Securing parental rights is important for individuals in Missouri and elsewhere. However, some presumed fathers find it challenging to initiate and progress through paternity issues. Whether they seek to establish paternity to gain parental rights or prove that they are not the father in order to terminate child support obligations, going through a paternity action is often difficult and does not always have favorable results.
For example paternity fraud and erroneous paternity determinations are collectively an underreported problem in the United States. Recent studies suggest that roughly 30 percent of fathers currently paying child support are not the father of the child they are supporting. And while this is against all logic, many of these men are still required to pay child support even after going to court and providing DNA evidence proving that they are not the father.
Unfortunately, even if a presumed father can proves that they are not the father of the child, support obligations remain for various reasons.
When a married couple has a baby, the husband is the assumed father of the child. And once he signs the paternity acknowledgment at the hospital, this starts the clock for the statute of limitations to challenge his assumed paternity. If a husband discovers that he is not the father due to his wife having an affair and a DNA test proves this, he may still remain the legal father. If the statute of limitation has passed, he will likely have to pay child support until the child reaches the age of majority.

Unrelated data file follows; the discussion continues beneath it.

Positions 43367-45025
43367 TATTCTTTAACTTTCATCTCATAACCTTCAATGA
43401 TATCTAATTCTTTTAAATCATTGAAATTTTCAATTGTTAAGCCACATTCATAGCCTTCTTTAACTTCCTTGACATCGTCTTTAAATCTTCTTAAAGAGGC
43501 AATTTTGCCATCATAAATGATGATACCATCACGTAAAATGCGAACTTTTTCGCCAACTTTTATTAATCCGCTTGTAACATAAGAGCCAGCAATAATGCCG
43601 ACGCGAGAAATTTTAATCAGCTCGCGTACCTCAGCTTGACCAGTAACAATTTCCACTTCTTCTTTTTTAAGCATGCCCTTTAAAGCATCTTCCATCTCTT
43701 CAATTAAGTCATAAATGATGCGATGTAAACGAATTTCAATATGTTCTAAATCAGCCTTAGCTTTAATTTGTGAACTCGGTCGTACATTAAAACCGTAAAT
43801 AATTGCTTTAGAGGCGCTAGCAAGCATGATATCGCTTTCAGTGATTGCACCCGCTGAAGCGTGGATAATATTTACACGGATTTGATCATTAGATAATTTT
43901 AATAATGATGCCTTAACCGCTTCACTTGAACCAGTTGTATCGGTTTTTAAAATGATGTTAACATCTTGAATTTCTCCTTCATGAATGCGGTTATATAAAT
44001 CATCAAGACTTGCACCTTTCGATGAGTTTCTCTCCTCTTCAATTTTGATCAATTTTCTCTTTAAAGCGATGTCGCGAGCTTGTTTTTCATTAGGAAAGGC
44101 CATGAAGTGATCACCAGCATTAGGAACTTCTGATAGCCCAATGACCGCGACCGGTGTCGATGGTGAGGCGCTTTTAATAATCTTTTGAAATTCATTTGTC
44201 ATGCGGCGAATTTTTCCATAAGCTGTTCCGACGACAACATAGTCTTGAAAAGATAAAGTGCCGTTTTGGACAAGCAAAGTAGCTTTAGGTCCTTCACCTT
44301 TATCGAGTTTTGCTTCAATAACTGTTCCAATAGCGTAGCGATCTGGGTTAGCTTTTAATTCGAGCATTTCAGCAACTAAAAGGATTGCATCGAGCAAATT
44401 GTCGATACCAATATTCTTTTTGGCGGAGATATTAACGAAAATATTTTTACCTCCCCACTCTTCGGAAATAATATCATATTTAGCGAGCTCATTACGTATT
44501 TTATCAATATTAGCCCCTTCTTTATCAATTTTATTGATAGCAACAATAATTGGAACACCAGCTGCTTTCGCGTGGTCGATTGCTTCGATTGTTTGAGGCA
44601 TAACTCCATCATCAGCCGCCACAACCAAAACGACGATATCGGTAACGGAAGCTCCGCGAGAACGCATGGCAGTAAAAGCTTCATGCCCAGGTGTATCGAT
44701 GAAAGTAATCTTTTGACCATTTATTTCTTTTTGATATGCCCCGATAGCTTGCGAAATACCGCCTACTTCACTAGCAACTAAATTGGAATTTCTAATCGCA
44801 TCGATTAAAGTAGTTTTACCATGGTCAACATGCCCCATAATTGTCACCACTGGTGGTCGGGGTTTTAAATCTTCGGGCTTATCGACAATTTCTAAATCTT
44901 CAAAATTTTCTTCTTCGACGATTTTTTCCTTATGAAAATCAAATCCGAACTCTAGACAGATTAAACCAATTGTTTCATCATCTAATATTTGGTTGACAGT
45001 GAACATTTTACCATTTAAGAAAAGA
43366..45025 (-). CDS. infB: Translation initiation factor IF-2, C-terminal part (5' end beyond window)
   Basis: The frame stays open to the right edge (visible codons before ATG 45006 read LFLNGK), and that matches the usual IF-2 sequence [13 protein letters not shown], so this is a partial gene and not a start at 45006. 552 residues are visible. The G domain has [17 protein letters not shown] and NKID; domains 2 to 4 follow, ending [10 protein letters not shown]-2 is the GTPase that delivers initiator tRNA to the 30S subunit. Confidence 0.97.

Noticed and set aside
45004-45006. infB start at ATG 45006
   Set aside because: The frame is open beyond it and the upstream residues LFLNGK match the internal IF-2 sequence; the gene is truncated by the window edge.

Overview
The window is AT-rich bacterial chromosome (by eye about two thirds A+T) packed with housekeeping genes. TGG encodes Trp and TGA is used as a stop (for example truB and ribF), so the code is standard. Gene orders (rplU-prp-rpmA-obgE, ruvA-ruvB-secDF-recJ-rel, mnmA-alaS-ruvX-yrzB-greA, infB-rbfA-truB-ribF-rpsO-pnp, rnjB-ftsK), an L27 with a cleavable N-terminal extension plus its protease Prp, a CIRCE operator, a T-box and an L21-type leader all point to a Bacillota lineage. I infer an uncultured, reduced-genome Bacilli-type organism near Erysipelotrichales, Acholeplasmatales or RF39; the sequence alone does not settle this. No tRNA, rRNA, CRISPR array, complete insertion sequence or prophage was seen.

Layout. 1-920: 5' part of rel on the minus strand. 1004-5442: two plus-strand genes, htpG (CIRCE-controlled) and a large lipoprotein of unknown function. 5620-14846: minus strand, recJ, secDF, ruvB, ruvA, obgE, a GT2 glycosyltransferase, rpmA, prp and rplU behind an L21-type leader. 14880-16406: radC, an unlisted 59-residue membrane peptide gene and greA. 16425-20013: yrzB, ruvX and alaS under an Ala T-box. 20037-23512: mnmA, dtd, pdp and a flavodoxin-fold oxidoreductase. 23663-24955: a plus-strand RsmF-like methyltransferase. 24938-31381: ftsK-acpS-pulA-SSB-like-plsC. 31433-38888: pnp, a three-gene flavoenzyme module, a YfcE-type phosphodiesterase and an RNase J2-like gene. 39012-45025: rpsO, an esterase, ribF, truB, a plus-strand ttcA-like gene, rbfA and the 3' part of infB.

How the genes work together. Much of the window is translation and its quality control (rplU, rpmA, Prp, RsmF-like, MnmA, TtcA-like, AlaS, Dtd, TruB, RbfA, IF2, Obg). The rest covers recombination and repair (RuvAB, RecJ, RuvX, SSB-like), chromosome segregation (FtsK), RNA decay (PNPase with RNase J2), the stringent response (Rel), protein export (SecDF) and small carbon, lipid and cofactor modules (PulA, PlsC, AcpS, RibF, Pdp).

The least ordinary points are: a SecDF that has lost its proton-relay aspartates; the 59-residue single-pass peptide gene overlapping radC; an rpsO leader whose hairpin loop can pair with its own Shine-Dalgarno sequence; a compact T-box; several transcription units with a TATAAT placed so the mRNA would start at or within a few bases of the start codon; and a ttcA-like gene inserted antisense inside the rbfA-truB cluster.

Another fairly common scenario is when a child is born out of wedlock and the mother seeks state aid. Agencies will typically require a mother to list the father of the child. This automatically opens up a child support cases against the named father so this can offset the amount the agency will have to pay. And even if the named man is not the father, he is now on the hook for support.
Whether you are seeking to establish paternity or prove that you are not the father to end support obligations, it is important to understand your rights and options so you can protect your best interests along the way.
Source: Huffington Post, "Problems With Paternity: Fraud To Securing Parental Rights," Joseph E. Cordell, accessed May 25, 2017.